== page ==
Yet again, Morningstar continues to make changes to performance results from the last few years.

Updates like this one, have pushed the ETF 20 portfolio into second place:

What I find interesting is that have an investment portfolio including bonds and international equities has not really helped much in performance compared to just buying SPY, tracking the 500 largest US companies.

Also worth noting is the fall of My Brokerage from second place to sixth. Some of the loss may be due to Morningstar's corrections, but the main source of short term misery is my higher weight in Real Estate with a position in BXP Boston Properties and a few other holdings that don't match the hypothetical portfolios.

WylieMoney 20 Mostly Managed

ETF 20
WylieMoney Slowly
Lazy 20 Mostly Index
Three Fund Index
S&P 500


Why lowering everyone's mortgage to 5.25% a terrible proposal

The proposal to lower all mortgages to 30 year fixed mortgage at 5.25% ticks me off to no end. And if you make responsible decisions, waited for an affordable rate when buying your home, researched and refinanced at a rate close to this, are saving money for a down payment on your first home, or you paid points to get a rate at 5.25% it should tick you off too.

If you waited and bought or refinanced when rates actually hit 5.25%, then this proposal says your patience or the higher cost you paid for the home (home costs often go up as rates go down since the amount a buyer can pay is what it is), or points you paid or the effort you put into managing your mortgage was a complete waste.

And if you were responsible and could not afford a home, you are screwed because everyone will have a rate lower than you're ever likely to ever see meaning the value of homes won't be set by what the market (you) can afford but will be higher than that.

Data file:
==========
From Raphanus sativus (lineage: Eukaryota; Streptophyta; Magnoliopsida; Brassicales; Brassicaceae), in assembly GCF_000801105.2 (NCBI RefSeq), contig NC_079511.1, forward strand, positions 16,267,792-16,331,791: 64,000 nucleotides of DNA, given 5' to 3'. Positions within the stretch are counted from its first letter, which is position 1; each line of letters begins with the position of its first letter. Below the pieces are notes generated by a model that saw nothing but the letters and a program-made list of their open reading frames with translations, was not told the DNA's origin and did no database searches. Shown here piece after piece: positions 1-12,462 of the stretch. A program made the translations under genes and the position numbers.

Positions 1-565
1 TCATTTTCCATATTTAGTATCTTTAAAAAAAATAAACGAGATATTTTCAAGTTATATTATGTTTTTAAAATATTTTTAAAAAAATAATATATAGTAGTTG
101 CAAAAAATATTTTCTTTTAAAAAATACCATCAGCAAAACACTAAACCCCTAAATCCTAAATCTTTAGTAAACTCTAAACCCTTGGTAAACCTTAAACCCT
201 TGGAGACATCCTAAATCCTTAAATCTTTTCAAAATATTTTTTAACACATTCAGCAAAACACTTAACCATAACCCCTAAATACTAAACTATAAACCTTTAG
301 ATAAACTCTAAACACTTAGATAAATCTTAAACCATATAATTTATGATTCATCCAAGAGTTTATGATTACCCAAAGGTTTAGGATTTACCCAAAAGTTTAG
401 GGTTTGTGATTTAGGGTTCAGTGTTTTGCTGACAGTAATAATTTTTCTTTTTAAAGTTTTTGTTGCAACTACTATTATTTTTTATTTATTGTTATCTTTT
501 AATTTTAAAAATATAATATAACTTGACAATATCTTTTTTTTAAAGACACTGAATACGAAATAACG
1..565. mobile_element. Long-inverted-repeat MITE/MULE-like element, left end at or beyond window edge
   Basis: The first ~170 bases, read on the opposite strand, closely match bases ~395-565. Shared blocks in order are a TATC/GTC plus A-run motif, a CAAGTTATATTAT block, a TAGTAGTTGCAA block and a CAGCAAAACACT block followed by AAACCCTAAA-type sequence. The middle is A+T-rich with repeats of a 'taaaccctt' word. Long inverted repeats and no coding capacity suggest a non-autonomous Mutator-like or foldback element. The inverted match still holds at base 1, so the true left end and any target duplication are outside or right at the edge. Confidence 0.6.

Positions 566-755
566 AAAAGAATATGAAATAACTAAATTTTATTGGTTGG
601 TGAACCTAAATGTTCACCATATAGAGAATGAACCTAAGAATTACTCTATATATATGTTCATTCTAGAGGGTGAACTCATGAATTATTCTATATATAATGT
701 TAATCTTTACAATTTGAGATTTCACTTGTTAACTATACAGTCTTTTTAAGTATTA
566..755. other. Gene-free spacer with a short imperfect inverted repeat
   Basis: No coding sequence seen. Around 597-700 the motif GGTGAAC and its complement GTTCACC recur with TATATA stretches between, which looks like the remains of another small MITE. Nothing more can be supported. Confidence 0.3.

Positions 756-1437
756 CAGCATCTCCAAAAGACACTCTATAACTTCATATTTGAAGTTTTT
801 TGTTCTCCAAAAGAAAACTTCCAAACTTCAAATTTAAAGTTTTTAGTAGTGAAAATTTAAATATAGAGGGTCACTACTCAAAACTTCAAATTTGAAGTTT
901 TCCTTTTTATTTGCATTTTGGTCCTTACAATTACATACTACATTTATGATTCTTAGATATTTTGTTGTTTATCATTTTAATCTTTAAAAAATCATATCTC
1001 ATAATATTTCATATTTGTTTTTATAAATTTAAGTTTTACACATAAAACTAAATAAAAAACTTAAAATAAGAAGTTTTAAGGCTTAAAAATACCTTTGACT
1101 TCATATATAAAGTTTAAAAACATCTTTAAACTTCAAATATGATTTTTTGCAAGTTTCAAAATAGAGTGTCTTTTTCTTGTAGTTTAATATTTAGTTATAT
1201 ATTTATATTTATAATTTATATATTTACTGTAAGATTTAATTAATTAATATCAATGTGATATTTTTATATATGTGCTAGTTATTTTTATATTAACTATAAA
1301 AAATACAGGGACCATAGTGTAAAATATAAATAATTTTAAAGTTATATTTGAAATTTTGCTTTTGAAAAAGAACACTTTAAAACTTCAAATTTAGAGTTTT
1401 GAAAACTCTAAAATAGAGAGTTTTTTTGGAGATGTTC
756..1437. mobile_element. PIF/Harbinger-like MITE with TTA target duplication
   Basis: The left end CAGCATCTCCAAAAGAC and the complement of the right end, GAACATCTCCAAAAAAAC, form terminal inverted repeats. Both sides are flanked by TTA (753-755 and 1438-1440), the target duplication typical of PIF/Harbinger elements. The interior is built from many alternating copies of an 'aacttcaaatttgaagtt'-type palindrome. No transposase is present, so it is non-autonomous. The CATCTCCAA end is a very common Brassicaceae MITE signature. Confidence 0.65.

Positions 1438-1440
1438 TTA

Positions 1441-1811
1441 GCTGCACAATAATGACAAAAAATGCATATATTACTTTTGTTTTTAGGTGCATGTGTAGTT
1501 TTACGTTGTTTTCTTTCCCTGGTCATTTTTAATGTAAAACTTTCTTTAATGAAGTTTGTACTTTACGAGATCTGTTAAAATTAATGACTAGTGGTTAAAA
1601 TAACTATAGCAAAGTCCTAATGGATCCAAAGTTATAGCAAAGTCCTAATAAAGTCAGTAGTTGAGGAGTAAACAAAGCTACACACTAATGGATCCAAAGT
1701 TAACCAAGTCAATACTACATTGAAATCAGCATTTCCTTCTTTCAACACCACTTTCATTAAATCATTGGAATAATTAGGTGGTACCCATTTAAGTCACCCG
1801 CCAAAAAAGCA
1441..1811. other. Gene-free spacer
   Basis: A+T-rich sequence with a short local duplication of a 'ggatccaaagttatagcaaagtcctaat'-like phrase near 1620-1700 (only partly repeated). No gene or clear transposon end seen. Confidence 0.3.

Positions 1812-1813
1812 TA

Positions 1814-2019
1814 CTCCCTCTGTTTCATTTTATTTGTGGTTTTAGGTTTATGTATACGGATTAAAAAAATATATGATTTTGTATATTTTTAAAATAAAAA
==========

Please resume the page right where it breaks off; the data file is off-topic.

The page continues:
Alternatively, this article suggests that only those delinquent in their payments might get the new rate so perhaps now is the time to buy a new home at the highest rate, but cheapest closing costs you can find, and then don't make a single payment.

Why not make a fair proposal? If the goal is to lower mortgage rates so that fewer people default, why not lower everyone's rates the same amount, regardless of whether they have not fulfilled their contract or whether they were responsible, ripped off or just greedy.

If the average interest rate is say 7.25% then why not lower all rates by 2%. That way, people who got conned or were totally irresponsible with their money get assistance, but people who are on top of their business or paid points for their loan are not punished by essentially wiping out the advantage they earned through their patience, willingness to pay more up front, hard work, or responsible decision making. And responsible savers, who want to but a home, have a chance as the market will still turn over as those who really just can't afford what they took on, move on, and the market continues to adjust to what is reasonable.